Earthworm (Lumbricus terrestris)

GenusLumbricus (1)
SizeLength: 9 - 30 cm (2)
Diameter: 0.6 - 0.9 cm (2)

The earthworm is common and widespread in Britain (1).

The common earthworm (Lumbricus terrestris) is an abundant species, which has an important role in the aeration and fertilisation of soil (3). It is the largest British earthworm (4) and has a reddish-brown back, a yellowish underside and an often prominent orange-red 'saddle' region known as the 'clitellum', close to the reproductive organs. Although this earthworm has a cylindrical body, the tail region may become flattened (2). The body is segmented and has visible rings known as ‘annuli’; each segment bears small hairs known as 'chaetae', which help the worm to move through the soil (3).

The earthworm is widespread and common throughout Britain and Europe, and has been introduced to many other countries (5).

This wholly terrestrial species lives in pastures and forests, and shows a marked preference for clay soils (2). The earthworm is most numerous in grasslands, including garden lawns (1), and is not adversely affected by cultivation (2).

The importance of earthworms in the aeration and fertilisation of the soil is well known. They bring organic matter down into their burrows from the surface, and the familiar 'worm casts' consist of soil excreted by earthworms (3). Charles Darwin estimated that the population of earthworms moved 100 tonnes of soil per hectare in a year (4). Oxygen is taken in across the surface of the body, and the skin has to be kept moist to facilitate this process; earthworms only venture to the surface after rain or at night for this reason (3).

All earthworms are hermaphrodites, meaning that a single individual possesses both male and female reproductive organs, but self-fertilisation does not occur. On damp days in summer, earthworms surface in order to mate. During copulation, two individuals lie side by side, with their 'head' ends overlapping. The overlapping parts of their bodies become surrounded by a single mucous tube, which holds them closely together. They simultaneously secrete sperm, which passes along a groove in the body of each worm and enters a small sac in the partner. After mating, the worms separate, and the saddle begins to secrete a mucous cylinder into which eggs and sperm are released. The worm wriggles out of the cylinder, which then closes, forming a protective cocoon in which fertilisation and development of the eggs take place (3).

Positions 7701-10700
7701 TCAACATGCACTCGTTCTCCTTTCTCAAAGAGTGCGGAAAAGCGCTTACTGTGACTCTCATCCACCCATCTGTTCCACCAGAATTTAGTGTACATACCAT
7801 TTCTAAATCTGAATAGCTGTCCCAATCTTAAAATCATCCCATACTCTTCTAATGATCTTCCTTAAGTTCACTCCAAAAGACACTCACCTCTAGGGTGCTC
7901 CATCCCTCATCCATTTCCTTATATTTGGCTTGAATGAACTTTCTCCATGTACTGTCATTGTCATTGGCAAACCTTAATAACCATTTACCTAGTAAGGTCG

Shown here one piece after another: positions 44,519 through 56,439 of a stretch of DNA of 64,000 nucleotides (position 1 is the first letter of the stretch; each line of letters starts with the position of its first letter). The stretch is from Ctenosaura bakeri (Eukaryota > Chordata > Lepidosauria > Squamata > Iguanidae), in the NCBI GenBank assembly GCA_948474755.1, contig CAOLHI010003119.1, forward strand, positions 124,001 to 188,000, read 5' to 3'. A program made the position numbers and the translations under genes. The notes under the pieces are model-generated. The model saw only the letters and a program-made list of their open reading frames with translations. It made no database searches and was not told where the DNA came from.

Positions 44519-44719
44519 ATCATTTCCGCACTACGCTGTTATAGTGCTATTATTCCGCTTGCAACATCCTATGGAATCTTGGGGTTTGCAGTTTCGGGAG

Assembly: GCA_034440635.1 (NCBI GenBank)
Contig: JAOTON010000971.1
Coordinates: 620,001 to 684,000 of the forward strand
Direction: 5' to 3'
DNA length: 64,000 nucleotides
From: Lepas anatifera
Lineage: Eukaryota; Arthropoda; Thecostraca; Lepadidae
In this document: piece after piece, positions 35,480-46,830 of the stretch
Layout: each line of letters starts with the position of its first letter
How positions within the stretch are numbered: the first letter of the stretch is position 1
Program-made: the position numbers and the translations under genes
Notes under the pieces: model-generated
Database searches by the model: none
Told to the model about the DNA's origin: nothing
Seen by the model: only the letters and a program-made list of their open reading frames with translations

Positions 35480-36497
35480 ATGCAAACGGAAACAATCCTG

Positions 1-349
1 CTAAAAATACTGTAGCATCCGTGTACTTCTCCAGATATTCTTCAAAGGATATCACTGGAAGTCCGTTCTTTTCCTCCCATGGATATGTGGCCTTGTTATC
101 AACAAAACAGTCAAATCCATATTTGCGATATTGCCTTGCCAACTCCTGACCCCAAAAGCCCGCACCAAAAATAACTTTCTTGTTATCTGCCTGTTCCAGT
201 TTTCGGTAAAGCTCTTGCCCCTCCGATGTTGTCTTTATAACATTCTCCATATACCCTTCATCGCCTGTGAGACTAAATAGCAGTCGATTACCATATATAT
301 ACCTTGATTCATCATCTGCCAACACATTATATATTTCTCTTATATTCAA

Earthworms have been used for bait by anglers, and are an important food source for many species of mammals and birds. They have been used in folk medicine as a remedy for stomach problems and toothache (4). Contrary to popular belief, it is not true that cutting a worm in half will result in the regeneration of two seperate worms (5).

The earthworm is not threatened at present.

No conservation action has been targeted at the earthworm.

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  1. National Biodiversity Network Species Dictionary (January, 2003)
  2. Cloudsley-Thompson, J.L. and Sankey, J. (1961) Land invertebrates: a guide to British worms, molluscs and arthropods (excluding insects). Methuen & Co Ltd., London.
  3. Nichols, D., Cooke, J. and Whiteley, D. (1971) The Oxford Book of Invertebrates. Oxford University Press, Oxford.
  4. Buczacki, S. (2002) Fauna Britannica. Hamlyn, London.
  5. BBC Wildfacts (March, 2003)